This study aims to evaluate the effect of hippotherapy (physical therapy utilizing the movement of a horse) on muscle activity in children with spastic cerebral palsy. Research designed with Pretest/post-test control group and applied in Therapeutic Riding of Tucson (TROT), Tucson, AZ. It is sampled with fifteen (15) children ranging from 4 to 12 years of age diagnosed with spastic cerebral palsy.
Children meeting inclusion criteria were randomized to either 8 minutes of hippotherapy or 8 minutes astride a stationary barrel. Remote surface electromyography (EMG) was used to measure muscle activity of the trunk and upper legs during sitting, standing, and walking tasks before and after each intervention. After hippotherapy, significant improvement in symmetry of muscle activity was noted in those muscle groups displaying the highest asymmetry prior to hippotherapy. No significant change was noted after sitting astride a barrel.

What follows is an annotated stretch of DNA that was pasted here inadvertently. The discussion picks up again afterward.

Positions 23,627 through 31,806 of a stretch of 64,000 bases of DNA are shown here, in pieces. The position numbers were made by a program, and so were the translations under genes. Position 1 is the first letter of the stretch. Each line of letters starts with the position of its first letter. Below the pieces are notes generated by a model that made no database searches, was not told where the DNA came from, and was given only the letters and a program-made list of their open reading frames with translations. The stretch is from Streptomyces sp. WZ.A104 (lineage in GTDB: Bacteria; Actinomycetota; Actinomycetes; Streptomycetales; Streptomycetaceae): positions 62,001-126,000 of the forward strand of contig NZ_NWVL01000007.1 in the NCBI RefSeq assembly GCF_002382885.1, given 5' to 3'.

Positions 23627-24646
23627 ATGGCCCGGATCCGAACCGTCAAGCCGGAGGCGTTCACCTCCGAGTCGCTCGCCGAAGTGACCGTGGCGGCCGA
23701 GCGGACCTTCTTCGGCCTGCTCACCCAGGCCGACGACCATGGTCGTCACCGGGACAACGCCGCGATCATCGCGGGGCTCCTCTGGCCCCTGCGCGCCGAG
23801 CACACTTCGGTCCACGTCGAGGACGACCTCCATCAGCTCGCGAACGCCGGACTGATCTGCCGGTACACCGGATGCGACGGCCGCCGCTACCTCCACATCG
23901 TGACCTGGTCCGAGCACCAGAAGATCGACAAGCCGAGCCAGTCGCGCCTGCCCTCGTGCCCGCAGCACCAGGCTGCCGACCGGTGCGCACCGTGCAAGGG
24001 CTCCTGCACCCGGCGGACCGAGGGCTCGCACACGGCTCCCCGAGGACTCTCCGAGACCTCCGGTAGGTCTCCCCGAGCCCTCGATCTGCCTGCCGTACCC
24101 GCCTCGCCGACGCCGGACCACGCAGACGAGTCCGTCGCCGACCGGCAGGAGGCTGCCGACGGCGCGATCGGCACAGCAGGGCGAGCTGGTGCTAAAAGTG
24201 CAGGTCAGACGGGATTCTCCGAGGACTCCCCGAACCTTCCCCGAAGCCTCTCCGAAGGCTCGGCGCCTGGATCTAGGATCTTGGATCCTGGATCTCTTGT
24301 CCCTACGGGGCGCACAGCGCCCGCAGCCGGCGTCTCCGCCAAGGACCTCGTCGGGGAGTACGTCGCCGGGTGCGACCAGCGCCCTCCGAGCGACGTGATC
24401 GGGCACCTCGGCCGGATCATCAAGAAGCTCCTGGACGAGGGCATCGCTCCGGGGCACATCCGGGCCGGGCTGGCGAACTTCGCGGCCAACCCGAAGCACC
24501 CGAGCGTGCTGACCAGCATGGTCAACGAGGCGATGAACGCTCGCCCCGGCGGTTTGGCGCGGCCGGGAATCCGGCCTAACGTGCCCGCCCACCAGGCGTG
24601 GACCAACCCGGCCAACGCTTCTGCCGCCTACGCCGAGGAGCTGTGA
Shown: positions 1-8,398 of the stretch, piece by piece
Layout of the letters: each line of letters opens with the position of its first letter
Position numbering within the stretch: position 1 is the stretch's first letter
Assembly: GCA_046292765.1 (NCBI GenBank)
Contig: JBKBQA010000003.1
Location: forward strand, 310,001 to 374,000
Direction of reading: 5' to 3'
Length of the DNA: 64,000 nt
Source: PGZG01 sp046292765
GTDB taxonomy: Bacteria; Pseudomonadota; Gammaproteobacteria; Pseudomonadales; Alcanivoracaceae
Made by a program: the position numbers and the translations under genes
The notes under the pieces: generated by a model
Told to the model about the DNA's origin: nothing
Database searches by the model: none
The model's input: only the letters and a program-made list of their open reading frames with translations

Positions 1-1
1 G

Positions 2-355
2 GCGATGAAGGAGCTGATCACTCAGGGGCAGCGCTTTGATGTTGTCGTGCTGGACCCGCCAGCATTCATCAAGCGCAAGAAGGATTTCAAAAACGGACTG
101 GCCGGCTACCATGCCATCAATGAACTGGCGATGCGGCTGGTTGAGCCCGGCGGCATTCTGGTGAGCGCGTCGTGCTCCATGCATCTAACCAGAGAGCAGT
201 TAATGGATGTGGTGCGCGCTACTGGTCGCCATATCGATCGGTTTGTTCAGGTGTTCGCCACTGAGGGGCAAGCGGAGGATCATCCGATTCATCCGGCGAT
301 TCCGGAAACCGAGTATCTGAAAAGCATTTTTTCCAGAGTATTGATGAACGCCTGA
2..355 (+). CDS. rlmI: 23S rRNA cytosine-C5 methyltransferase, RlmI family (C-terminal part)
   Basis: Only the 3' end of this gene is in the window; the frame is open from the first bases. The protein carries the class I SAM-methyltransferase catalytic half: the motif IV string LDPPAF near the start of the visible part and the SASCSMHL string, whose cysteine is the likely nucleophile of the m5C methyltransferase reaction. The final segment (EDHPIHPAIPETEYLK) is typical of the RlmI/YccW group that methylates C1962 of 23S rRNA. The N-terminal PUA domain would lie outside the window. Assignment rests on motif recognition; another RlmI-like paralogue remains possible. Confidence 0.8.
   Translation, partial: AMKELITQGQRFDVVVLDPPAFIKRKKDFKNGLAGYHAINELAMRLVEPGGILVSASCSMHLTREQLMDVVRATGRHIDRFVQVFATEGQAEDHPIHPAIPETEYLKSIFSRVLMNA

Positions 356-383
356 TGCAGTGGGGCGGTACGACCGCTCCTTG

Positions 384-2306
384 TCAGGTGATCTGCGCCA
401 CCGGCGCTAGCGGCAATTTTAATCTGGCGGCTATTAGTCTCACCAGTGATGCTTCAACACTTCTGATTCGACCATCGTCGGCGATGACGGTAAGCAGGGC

Eight minutes of hippotherapy, but not stationary sitting astride a barrel, resulted in improved symmetry in muscle activity in children with spastic cerebral palsy. These results suggest that the movement of the horse rather than passive stretching accounts for the measured improvements.
This study provides some preliminary objective data on the effects of the movement of the horse on muscle activity in children with cerebral palsy. It has several limitations. Despite randomization, the group assigned to the barrel appeared to show less asymmetry of muscle activity prior to testing, although this was not statistically significant and may be due to one outlier. Statistical power was limited by the small number (n) of this study, and findings need to be replicated with a larger cohort. In addition, the results may suggest but in no way confirm lasting effect of the therapy, and do not address possible extinction of effect after a series of sessions is completed. We do believe this pilot study deserves follow-up investigation, and await a randomized control trial of a full 12-week hippotherapy program.